PARIS: The latest exhibition at the Arab World Institute (IMA) in Paris has been ready for almost a year, but only now, as French museums and cultural venues finally reopen after their enforced closure due to the COVID-19 pandemic, will the public finally get the chance to see “Arab Divas, from Umm Kulthum to Dalida.”
The exhibition — which runs from May 19 to September 26 — was originally scheduled to open in May 2020. Now, the magnificent voices of Umm Kulthum, Dalida, Sabah, Fayrouz and Warda will once again be able to shine brightly, and transport their audience.
The show is spread over 1,000 square meters of the IMA and consists of hundreds of unpublished collectors’ items, divided into four main parts.
The first is devoted to the pioneers of the 1920s; visionary, forward-thinking women who paved the way for those that followed. “It was fundamental for us to show the overlooked divas, the pioneers, the ones who contributed to the creation of the entertainment culture, and of popular music, to the expansion of radio broadcasting, and to the development of cinema”, explains the exhibition’s curator Elodie Bouffard.
This section of the exhibition takes the visitor back to the streets of Cairo, which, at the time, was the Arab world’s center of culture. The tramways, the men in galabiah, the cafés, all seem to emerge from a bygone era while the diva’s voices fill the space.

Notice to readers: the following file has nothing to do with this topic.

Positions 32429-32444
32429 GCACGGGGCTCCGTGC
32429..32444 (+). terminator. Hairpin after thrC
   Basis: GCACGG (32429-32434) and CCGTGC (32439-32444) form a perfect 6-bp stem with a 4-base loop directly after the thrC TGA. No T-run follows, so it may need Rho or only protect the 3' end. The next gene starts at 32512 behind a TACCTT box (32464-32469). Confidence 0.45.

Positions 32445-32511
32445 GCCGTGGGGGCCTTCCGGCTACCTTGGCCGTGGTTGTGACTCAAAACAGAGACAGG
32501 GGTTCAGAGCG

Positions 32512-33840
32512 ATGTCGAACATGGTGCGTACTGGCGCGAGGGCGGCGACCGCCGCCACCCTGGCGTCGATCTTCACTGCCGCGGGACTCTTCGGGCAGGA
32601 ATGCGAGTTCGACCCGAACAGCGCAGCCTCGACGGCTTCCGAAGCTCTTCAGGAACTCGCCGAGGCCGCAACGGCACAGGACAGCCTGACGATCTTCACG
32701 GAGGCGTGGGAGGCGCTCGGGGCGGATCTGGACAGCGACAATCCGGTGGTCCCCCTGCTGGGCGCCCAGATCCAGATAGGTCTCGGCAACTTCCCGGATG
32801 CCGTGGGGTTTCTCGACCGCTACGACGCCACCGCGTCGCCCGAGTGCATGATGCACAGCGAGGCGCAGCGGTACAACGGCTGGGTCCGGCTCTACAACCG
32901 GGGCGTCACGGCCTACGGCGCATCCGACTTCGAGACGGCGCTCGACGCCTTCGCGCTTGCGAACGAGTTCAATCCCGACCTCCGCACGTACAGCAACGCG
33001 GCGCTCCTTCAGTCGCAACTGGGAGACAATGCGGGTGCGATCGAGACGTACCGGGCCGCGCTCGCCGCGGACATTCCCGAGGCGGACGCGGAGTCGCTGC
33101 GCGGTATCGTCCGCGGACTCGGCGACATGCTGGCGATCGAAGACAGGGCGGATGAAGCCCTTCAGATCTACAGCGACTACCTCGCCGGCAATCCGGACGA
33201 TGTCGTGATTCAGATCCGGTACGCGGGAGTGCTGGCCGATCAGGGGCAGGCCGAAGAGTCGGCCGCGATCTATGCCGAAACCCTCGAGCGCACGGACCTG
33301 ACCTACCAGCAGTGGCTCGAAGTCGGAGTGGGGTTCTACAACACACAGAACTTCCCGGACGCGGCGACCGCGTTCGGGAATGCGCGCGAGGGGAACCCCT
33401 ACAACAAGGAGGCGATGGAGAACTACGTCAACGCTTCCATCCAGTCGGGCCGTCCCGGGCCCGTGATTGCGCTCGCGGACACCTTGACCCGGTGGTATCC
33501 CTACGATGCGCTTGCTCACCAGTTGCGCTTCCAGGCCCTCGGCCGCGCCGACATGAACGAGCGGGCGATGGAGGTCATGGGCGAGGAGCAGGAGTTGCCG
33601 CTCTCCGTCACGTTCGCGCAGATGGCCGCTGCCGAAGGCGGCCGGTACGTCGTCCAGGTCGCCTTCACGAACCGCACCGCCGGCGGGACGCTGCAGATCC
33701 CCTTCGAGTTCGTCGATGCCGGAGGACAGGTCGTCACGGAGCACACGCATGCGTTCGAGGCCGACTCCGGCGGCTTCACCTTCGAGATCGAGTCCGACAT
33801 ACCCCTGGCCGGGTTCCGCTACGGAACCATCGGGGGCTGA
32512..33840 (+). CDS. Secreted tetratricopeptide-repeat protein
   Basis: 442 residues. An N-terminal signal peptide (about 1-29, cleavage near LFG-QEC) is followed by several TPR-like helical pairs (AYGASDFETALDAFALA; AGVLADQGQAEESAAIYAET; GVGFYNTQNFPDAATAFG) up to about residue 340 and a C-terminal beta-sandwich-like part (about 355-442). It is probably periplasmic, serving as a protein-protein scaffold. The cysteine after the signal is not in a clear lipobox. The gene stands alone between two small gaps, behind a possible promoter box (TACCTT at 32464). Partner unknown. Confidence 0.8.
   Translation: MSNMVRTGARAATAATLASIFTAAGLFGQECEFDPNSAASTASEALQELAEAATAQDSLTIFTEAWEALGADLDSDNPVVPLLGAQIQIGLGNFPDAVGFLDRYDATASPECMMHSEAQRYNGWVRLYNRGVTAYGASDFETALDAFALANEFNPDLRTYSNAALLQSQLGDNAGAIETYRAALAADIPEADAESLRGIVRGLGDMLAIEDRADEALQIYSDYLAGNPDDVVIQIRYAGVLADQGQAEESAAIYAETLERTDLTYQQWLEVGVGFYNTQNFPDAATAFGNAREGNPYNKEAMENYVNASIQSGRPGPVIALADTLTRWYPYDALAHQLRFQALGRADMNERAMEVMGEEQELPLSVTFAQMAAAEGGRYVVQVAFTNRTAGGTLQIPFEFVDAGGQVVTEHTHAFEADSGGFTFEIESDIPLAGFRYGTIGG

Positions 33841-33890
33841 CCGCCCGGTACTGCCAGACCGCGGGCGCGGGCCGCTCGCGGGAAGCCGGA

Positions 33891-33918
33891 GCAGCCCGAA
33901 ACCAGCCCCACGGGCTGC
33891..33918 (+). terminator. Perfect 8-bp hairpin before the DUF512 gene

“We wanted the music to move freely, not via headphones, because listening to music used to be done in a community,” Bouffard says. “It was a collective experience, a communion, even a trance, just like Umm Kulthum’s concerts.”
The Egyptian capital attracted artists from all over the Middle East, including Rose Al-Yussef (whose real name was Fatma). Born in Lebanon, she became an emblematic figure of Egyptian media and theater during the inter-war years, and founded the famous cultural and political magazine Rose al-Yussef.
Badia Massabni was another hugely significant character from the same period. She opened the first cabarets in Alexandria and Cairo, and coached the Arab World’s greatest dancers. The show also shines a spotlight on Munira El-Mahdeya, she was a master of tarab — the emotional aesthetic at the center of the Arab artistic tradition — and was the first Muslim woman to perform on stage, in the theatrical production “Saladin.”
The world of cinema is represented by Assia Dagher, a Lebanese producer responsible for propelling the acclaimed director Youssef Chahine and the well-known diva Sabah to stardom. In recognition of her work, she was granted Egyptian nationality.
“Witnessing empowered and powerful women, who truly revolutionized and played an important political role in the Arab world and beyond, is crucial for Westerners. It depicts a different image of the Oriental woman,” says Maïa Tahiri, IMA’s Arab countries communications officer.